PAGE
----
Thursday, August 14, 2003

NT Drug house laws: Sign, sign everywhere a sign...

Sign, sign, everywhere a sign, blockin out the scenery, breakin my mind.

Drug Users make Tracks to Australia's Northern Territory.

And the sign said "Long-haired freaky people need not apply." So I tucked my hair up under my hat and I went in to ask him why. He said "You look like a fine upstanding young man, I think you'll do." So I took off my hat, I said "Imagine that, huh! Me workin for you!" Whoa-oh-oh.

Tracks of a different kind will be laid in the Northern Territory of Australia in September as dozens of illicit drug users converge on the city of Darwin for the 2nd Darwin International Syringe Festival.

The Syringe Festival was first held in Darwin in August 2002. The event, organised by the Network Against Prohibition was held as a protest against the Territory's new "drug house" laws that came into effect on August 1 last year, as well as a celebration of drug culture.

"To put up a fence to keep me out or to keep mother nature in." "If God was here he'd tell you to your face, man, you're some kinda sinner"

The "drug house" laws give the Territory the dubious distinction of having the harshest drug laws in Australia. They enable police to place a sign on the front door of a house they suspect to be a "drug house" and raid it without a warrant whenever they choose. The signs are put up well before anyone has had their day in court, before any findings of guilt by the courts.

Sign, sign, everywhere a sign. Blockin out the scenery, breakin my mind, do this, don't do that can't you read the sign?

This years Syringe Festival includes an art competition and exhibition, a cabaret dinner night for local users, an underground dance party, a community smoke-in and a tour of injustice.

Now, hey you, mister can't you read? You don't have to have a shirt and tie to get a seat. You can even watch you can eat. You supposed to be here. The sign said you don't have to have a membership card to get inside, ugh!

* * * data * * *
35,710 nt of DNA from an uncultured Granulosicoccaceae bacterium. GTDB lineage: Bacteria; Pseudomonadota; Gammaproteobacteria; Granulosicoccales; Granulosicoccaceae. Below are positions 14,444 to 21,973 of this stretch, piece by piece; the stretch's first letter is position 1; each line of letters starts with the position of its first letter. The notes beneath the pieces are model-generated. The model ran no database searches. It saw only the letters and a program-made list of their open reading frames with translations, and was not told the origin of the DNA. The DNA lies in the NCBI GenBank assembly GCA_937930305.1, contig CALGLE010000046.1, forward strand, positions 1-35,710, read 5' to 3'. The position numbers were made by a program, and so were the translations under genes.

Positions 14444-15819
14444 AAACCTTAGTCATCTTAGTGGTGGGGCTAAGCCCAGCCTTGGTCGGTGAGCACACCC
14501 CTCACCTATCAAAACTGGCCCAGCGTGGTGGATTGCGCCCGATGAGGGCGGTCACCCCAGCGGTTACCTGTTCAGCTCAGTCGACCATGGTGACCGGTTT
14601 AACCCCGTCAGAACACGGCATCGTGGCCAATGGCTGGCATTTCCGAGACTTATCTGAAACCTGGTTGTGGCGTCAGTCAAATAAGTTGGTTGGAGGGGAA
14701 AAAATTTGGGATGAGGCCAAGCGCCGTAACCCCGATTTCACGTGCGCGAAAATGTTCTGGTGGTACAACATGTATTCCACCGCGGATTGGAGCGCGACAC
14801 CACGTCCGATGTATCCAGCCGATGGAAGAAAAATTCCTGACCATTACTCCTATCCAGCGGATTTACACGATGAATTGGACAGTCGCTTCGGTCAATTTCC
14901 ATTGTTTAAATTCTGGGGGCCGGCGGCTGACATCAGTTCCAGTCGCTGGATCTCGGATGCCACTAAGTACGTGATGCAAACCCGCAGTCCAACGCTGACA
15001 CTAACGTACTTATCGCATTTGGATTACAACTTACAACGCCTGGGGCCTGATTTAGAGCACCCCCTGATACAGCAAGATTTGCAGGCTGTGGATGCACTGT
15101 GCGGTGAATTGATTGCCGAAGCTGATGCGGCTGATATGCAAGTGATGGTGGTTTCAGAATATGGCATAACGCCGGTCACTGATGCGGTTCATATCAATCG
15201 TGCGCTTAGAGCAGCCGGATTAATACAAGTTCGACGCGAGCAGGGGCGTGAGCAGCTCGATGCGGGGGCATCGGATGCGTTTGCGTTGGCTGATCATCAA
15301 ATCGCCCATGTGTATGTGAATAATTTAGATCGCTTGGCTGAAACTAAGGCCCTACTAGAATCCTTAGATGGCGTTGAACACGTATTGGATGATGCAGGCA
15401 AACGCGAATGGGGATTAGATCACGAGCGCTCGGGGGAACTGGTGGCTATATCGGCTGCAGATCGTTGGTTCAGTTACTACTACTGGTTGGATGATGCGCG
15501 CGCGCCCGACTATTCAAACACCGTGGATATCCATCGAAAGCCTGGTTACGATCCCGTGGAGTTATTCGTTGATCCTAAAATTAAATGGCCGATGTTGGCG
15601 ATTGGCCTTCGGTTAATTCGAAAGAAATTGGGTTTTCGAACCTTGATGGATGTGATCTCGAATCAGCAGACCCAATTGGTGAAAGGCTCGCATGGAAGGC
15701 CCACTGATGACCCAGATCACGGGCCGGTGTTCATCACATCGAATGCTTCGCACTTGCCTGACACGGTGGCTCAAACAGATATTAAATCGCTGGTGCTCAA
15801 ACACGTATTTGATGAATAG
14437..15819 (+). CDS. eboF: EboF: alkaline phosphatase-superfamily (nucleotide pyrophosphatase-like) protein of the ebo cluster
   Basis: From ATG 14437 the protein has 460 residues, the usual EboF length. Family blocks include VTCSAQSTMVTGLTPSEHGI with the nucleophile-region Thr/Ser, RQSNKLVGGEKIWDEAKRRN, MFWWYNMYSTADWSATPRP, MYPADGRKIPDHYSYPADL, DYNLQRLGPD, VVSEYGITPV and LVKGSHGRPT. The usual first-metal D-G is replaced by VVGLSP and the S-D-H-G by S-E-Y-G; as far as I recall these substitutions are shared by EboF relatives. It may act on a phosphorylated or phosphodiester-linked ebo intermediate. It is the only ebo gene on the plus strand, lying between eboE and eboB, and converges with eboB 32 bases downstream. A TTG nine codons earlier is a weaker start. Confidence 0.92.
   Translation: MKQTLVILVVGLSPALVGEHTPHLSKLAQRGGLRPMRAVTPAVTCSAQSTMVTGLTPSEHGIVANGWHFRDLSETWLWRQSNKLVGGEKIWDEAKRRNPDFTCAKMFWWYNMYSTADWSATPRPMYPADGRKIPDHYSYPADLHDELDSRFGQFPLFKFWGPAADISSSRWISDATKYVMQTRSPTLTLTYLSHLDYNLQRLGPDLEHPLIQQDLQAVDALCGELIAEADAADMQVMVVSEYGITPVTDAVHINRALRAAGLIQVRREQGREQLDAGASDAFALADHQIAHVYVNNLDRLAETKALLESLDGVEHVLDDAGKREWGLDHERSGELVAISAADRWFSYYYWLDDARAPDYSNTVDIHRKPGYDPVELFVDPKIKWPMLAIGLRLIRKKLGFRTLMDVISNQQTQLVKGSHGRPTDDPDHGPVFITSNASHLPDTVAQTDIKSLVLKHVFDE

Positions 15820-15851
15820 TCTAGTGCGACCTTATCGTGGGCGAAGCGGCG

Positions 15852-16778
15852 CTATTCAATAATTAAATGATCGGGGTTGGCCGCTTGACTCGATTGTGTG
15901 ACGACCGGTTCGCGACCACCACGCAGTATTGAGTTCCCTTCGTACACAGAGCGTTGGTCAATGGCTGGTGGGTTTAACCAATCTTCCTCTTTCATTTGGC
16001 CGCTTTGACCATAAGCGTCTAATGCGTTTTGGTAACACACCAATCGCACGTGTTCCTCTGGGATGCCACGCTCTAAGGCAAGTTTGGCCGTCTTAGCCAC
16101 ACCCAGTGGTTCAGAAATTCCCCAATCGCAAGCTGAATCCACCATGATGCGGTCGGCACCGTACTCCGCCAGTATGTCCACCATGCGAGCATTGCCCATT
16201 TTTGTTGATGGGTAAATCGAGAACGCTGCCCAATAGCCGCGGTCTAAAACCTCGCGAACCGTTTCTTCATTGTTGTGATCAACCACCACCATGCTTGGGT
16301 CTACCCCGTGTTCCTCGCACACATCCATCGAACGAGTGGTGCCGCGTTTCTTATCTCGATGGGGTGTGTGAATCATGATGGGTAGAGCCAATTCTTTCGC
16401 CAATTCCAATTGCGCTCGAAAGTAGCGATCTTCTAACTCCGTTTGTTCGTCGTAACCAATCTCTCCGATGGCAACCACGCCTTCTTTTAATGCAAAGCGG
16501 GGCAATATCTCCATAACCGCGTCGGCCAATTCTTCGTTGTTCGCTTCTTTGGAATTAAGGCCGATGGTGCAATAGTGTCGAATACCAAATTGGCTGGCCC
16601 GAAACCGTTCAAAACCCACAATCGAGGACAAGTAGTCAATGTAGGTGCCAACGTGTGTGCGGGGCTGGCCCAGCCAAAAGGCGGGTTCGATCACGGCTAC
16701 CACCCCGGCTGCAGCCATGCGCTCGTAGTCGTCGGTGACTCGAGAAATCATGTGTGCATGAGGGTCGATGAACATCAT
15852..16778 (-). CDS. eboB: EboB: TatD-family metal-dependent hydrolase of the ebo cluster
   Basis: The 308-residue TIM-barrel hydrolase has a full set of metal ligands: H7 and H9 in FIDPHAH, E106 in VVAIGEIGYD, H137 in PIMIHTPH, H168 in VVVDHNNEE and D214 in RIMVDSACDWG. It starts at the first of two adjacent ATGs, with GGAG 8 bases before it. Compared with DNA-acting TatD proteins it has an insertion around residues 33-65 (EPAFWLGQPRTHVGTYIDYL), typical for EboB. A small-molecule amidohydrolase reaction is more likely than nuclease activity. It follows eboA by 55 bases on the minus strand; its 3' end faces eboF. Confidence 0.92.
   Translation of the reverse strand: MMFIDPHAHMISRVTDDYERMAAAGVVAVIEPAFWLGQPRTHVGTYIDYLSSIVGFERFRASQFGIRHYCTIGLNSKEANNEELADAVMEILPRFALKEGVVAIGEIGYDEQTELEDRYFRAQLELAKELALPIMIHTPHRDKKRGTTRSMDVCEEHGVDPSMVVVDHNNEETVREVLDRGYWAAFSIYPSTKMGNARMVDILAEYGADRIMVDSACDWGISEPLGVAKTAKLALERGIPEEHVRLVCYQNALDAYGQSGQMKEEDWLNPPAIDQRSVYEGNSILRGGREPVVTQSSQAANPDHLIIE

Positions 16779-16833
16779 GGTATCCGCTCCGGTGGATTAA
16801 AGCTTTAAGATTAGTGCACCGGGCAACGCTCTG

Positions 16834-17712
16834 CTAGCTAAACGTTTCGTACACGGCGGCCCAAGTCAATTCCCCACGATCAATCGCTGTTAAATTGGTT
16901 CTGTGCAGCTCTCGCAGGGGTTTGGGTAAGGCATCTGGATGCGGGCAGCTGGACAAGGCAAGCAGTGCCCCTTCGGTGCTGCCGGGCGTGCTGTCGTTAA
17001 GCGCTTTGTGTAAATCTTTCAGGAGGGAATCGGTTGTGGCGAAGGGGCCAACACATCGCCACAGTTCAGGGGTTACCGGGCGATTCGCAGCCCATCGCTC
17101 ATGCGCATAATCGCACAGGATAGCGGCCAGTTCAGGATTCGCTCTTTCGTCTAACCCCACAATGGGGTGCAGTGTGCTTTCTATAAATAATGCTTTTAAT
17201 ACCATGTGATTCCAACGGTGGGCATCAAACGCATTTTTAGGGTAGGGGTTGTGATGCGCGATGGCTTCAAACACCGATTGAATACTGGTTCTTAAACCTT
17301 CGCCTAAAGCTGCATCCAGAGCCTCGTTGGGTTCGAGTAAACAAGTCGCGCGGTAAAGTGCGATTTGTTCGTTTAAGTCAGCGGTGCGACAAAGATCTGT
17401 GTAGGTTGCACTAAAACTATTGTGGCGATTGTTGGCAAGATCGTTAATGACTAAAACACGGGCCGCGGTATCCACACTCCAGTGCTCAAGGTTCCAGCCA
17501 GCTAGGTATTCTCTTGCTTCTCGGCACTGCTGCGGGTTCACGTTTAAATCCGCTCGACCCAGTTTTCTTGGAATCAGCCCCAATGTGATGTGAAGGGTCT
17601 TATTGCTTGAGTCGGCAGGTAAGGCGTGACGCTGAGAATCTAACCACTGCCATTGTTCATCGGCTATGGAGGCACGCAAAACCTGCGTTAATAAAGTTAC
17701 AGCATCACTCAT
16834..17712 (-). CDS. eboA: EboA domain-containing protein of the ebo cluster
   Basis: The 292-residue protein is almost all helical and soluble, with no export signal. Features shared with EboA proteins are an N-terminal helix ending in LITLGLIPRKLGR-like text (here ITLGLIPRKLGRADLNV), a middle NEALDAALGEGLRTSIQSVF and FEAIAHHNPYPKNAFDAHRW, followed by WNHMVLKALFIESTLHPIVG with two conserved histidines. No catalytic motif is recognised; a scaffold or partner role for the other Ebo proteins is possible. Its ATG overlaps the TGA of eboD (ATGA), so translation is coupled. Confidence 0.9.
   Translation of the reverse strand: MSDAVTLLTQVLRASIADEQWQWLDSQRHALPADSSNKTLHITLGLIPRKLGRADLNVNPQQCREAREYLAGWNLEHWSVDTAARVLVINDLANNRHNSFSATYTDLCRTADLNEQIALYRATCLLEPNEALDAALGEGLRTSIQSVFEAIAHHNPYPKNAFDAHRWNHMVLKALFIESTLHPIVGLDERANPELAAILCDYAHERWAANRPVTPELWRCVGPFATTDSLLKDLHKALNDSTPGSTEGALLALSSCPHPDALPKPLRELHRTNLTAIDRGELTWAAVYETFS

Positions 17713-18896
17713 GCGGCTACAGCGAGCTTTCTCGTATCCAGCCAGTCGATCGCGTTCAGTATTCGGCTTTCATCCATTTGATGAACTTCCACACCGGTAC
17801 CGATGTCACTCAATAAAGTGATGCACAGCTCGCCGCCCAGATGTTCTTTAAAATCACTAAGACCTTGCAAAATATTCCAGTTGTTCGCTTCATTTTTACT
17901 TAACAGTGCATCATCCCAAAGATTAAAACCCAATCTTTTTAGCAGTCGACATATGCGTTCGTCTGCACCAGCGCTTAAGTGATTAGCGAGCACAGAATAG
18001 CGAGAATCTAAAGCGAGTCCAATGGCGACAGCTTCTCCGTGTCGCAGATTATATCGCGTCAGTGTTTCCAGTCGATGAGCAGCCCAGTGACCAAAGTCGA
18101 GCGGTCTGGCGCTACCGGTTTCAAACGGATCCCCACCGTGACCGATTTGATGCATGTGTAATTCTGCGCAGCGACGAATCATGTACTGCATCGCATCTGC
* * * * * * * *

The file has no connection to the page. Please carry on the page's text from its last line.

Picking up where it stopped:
A major part of the Syringe Festival will be the 1st International Conference on Using Direct Action to End the War on Drugs. The conference will focus on different direct action and protest techniques that can be applied to help bring about a swift end to the illegal war on drugs. Delegates from around the world will share their experiences and learn new ways to educate the community of the clear and present danger of the US led approach to illicit drugs.

And the sign said, "everybody welcome. Come in, kneel down and pray." But when they passed around the plate at the end of it all I didn't have a penny to pay.

NAP, the organising body for the Festival and Conference, have been using direct action and protest over the past 18 months to highlight the injustices faced by illicit drug users in the Territory. Actions have included regular community smoke-ins and a peaceful entry into the Territory's Legislative Assembly, an entry that cost five activists hefty jail sentences. These are on appeal.

So I got me a pen and a paper and I made up my own little sign. I said, "Thank you, Lord for thinkin bout me. I'm alive and doin fine."Wooo!

For further info see our website or call Nicolette at the Syringe Festival office on 61 (0) 8 8942 0570 or 61 (0)418 985 701.

Are you coming the 2nd Darwin International Syringe Festival and 1st International on Using Direct Action to End the War on Drugs?

Darwin 21st to 28th September 2003

Sign, sign, everywhere a sign
Blockin out the scenery, breakin my mind
Do this, don't do that, can't you read the sign?
Sign, sign, everywhere a sign,
sign, sign, sign...

Brought to you by NAP

From: Gary Meyerhoff
Date: Tue, 12 Aug 2003 15:47:.
NAP Syringe Festival

By Gregory Kable & The 5 Man Electrical Band 14 August 03


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